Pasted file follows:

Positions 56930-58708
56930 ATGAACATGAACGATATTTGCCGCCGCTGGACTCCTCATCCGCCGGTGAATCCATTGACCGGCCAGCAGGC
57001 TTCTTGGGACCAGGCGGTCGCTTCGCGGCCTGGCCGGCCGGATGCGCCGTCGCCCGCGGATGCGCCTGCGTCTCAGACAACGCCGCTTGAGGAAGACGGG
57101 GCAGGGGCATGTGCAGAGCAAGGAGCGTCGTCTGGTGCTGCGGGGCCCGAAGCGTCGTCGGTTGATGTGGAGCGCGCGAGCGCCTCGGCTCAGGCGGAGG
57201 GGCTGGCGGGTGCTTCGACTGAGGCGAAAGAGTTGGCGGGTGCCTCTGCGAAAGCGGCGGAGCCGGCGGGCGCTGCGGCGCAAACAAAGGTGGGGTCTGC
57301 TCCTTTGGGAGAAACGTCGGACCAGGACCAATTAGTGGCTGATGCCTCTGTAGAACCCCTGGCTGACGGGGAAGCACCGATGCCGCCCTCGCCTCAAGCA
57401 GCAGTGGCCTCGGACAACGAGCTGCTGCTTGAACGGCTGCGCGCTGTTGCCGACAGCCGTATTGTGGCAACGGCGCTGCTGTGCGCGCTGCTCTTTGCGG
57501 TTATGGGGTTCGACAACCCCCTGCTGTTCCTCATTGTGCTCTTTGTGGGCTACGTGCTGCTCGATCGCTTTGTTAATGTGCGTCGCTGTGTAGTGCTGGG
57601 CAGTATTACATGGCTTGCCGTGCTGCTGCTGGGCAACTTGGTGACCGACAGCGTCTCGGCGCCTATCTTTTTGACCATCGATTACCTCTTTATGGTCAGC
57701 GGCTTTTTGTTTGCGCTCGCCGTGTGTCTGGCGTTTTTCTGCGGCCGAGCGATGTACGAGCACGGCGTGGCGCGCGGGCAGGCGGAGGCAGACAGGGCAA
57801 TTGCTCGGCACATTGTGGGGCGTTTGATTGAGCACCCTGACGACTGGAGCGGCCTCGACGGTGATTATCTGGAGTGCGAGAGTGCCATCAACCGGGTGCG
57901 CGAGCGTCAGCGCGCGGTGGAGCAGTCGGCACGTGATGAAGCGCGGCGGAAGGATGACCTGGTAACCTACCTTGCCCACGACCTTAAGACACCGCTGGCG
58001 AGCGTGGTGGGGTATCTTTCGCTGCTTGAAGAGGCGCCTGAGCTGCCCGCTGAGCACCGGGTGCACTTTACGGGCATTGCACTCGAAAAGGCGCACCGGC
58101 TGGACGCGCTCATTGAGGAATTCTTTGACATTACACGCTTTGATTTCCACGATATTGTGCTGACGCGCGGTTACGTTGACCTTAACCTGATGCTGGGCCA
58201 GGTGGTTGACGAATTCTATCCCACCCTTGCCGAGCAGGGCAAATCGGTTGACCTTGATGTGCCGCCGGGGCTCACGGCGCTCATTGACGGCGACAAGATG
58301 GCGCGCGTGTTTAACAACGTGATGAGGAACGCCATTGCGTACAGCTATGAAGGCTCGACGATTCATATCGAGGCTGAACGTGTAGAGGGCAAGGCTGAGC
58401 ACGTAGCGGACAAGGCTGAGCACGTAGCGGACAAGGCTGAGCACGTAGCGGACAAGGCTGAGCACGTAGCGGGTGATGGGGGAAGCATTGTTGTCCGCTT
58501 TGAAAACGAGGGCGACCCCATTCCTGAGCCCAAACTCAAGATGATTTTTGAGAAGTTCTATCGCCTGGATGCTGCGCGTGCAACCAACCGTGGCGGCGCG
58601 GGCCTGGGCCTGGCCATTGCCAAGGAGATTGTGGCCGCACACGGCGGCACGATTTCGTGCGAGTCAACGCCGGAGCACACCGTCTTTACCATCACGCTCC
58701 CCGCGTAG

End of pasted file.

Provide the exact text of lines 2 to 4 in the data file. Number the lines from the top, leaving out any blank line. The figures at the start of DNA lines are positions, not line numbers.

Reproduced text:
56930 ATGAACATGAACGATATTTGCCGCCGCTGGACTCCTCATCCGCCGGTGAATCCATTGACCGGCCAGCAGGC
57001 TTCTTGGGACCAGGCGGTCGCTTCGCGGCCTGGCCGGCCGGATGCGCCGTCGCCCGCGGATGCGCCTGCGTCTCAGACAACGCCGCTTGAGGAAGACGGG
57101 GCAGGGGCATGTGCAGAGCAAGGAGCGTCGTCTGGTGCTGCGGGGCCCGAAGCGTCGTCGGTTGATGTGGAGCGCGCGAGCGCCTCGGCTCAGGCGGAGG